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Making life better for small business

On 27 June each year we celebrate World Micro, Small and Medium-sized Enterprises (MSME) Day. This date was announced by the United Nations in 2017 as a way of raising public awareness of their contribution to sustainable development.

Making life better for small business
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  • Contributed by Vicki Stylianou
  • November 08, 2019
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This includes the importance of MSMEs in promoting innovation, creativity and ‘decent work’ for all, as well as achieving the goals of the 2030 Agenda for Sustainable Development.

The initiative to have a day declared by the United Nations as a world day to celebrate MSMEs was championed by the International Council for Small Business (ICSB), which is the global body representing small business.

The IPA is represented on the ICSB board and attended the United Nations in New York on 27 June 2019. It was indeed a day of great celebration to acknowledge and applaud the contribution made by MSMEs all over the world.

In Australia, as in many other countries, there is much to celebrate. For instance, small businesses contribute over 40 per cent of workers, over 44 per cent of new jobs, 30 per cent of GDP and over 97  per cent of all businesses are small businesses.

However, much more can be done to make small businesses improve productivity and become more prosperous. Becoming more innovative and focusing on exporting are two areas where small business can make a greater effort and reap more rewards.

Studies show that innovation and exporting do in fact lead to greater job creation and higher profitability. In general, this makes them more sustainable and more prosperous over the longer term. 

How do we achieve these goals?

A more enabling environment to assist the development of MSMEs and the achievement of these goals is the result of evidence-based policy and regulation. Many lessons can be learnt from other countries and global organisations such as the United Nations and the International Labour Organisation.

The International Labour Organisation states that a more enabling business environment will be created through a strengthened voice of MSMEs to influence policy making. This theory has great appeal to the IPA, which has been practising this for quite some time.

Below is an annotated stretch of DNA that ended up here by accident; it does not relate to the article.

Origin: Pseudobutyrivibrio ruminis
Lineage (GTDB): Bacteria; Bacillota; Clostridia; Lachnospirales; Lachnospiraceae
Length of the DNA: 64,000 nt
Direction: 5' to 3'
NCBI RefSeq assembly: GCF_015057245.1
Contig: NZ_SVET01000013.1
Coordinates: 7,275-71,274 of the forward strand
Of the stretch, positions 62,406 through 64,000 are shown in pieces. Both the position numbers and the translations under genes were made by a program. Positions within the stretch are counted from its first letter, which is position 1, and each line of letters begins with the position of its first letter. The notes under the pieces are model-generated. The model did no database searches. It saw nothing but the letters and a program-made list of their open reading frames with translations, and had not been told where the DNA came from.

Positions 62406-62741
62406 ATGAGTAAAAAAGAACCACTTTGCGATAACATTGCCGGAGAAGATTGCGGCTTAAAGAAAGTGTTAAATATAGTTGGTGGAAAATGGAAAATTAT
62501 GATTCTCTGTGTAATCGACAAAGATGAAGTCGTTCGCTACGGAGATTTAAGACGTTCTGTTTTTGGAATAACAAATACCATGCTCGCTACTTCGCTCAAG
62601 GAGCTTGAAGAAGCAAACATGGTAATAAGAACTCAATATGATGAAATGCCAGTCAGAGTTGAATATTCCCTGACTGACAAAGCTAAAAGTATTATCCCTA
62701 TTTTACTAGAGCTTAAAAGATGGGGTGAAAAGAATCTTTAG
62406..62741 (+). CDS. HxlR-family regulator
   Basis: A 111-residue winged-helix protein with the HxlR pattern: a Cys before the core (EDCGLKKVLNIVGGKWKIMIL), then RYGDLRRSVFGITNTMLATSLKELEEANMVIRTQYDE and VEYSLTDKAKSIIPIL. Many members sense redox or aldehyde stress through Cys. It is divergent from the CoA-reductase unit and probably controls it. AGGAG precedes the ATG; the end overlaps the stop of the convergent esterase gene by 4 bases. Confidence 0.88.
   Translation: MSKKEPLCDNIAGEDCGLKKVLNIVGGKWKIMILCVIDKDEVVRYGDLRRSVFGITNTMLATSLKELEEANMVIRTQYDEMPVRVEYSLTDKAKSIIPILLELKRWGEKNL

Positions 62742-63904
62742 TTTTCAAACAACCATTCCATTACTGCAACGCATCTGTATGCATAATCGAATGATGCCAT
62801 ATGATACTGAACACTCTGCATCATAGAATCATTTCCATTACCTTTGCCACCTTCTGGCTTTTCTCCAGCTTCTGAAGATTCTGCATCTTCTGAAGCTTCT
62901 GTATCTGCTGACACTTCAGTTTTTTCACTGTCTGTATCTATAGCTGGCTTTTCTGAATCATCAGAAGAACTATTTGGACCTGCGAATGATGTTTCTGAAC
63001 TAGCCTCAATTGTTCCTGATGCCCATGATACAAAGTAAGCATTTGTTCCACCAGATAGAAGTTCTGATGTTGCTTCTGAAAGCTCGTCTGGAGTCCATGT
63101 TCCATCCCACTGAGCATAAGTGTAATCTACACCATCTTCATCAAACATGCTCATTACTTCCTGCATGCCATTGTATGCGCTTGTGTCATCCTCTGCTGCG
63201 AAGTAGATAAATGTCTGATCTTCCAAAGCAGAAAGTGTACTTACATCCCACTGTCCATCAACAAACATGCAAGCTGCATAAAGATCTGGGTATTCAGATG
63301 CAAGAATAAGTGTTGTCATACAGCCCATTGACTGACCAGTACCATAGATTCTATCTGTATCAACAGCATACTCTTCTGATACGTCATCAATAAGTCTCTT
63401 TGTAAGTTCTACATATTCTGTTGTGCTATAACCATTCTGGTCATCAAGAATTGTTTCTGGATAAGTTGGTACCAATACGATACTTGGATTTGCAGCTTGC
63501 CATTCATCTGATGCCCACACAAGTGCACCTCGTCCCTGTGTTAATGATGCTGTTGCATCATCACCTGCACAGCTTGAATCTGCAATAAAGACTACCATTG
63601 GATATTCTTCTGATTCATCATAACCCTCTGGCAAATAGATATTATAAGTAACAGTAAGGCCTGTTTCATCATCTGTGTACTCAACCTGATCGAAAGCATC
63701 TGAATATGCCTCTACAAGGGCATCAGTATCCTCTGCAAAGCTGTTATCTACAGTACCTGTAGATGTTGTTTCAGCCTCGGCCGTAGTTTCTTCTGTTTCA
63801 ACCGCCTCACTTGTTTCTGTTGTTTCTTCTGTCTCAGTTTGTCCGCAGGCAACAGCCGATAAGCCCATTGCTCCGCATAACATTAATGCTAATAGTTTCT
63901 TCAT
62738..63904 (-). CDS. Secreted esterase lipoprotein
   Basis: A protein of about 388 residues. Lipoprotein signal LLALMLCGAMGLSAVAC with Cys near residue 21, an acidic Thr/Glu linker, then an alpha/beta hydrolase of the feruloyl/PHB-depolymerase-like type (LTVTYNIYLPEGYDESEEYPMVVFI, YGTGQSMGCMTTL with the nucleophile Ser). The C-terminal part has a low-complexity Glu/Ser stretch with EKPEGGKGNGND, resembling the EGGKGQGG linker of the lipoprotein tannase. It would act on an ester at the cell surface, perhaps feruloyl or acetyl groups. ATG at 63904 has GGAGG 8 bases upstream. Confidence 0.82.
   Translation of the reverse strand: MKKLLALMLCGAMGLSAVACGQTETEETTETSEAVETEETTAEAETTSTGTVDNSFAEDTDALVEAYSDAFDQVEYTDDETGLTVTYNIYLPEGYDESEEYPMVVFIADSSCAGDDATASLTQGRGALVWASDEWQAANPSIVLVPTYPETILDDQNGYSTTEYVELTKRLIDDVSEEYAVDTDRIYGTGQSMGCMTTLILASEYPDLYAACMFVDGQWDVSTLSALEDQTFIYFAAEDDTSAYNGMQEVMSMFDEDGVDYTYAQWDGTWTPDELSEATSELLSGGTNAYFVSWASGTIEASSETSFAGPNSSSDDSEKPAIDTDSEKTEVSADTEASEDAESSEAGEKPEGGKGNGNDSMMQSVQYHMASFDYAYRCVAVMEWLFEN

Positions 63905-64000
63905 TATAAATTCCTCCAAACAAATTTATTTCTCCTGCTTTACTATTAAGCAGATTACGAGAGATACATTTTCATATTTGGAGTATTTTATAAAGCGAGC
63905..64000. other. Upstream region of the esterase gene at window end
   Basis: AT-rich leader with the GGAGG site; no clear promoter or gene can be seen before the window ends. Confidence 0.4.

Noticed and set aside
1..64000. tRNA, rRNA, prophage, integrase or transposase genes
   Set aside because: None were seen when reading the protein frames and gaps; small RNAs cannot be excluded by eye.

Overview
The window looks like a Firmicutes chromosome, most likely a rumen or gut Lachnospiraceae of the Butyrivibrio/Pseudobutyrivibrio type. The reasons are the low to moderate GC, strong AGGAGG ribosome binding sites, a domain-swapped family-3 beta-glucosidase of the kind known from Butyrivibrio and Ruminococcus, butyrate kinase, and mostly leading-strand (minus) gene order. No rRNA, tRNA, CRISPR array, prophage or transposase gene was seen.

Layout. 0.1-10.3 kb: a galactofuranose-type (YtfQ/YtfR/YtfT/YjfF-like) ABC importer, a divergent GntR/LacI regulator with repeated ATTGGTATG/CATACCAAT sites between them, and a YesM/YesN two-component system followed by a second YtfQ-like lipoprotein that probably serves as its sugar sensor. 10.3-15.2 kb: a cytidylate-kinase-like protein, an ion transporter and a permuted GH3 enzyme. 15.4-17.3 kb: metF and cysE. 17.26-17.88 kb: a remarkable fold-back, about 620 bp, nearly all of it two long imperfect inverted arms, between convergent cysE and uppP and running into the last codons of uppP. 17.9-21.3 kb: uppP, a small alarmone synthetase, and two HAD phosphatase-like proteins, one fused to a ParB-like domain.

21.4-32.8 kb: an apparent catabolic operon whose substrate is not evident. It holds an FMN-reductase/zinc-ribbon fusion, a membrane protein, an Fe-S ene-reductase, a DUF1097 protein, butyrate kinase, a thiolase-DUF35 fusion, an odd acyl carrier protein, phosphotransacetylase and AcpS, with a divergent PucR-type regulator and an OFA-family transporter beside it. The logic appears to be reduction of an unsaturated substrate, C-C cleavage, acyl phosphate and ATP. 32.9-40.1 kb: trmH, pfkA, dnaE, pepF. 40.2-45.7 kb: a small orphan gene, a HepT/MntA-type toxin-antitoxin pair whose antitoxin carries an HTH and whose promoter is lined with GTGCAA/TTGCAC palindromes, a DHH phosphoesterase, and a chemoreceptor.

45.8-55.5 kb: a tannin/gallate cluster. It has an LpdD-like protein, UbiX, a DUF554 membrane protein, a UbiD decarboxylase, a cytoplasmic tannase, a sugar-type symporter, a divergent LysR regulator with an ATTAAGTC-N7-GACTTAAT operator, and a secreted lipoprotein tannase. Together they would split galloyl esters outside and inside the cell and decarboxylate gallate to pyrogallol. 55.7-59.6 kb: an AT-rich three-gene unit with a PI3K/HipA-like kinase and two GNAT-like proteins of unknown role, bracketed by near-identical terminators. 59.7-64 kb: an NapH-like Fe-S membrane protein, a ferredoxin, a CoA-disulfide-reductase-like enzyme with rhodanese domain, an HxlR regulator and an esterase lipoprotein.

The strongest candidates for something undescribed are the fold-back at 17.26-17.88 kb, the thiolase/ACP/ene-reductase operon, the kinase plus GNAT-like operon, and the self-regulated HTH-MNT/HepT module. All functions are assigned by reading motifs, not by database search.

In many countries, such as Egypt, we are seeing these beliefs and practices being put into effect. What does a more enabling business environment entail?

It means that we must collaborate with other stakeholders which have a similar cause, such as employer organisations. Building strong relationships with government and other representative bodies is just as important if we are to strengthen MSMEs through advocacy and improved service delivery.

The results include an increased voice for MSMEs with representation at major national fora; improved access to relevant business development services; formulating evidence-based policy reform proposals on behalf of MSMEs; and strengthened dialogue with private sector counterparts based on more evidence based advocacy.

Continuing the theme from my last article on policy making around the world, it is interesting to review what evidence-based policy advocacy looks like and what methodologies are used to support the formulation and development of robust policy recommendations and advocacy.

The EU and UN use various methods that have been developed and applied. Two of these are noted below. 

The MSME Business Barometer looks at MSME barriers at a certain point in time and tracks all changes.  It is used to identify and propose solutions to reduce or remove major business barriers based on trend analysis. Surveys are used to collect relevant data.

The SME Test is used to assess the impact of proposed legislation on SMEs. In Australia, we use the Regulation Impact Statement with a specific small business impact statement. However, its rigour has been questioned over many years. In the SME Test, an assessment is made of the impact of new or amended regulations on SMEs before they are adopted.

It compares costs that SMEs incur as a result of the new regulations with the expected benefits. It also considers the possible mitigation measures for reducing the effect of new regulations on MSMEs. It focuses on reviewing policy proposals and extensive consultations with SMEs and their representatives. 

The end result should be robust and rigorous policy development. However, processes for implementation, monitoring, review and amendment where necessary, should also be applied.

We should always remain open to changing or abolishing regulation and legislation that is no longer fit for purpose. It is ironic that in a world of disposable consumer items, we seem to hold onto old laws a lot longer than we should. 

Vicki Stylianou executive general manager, advocacy and technical, IPA

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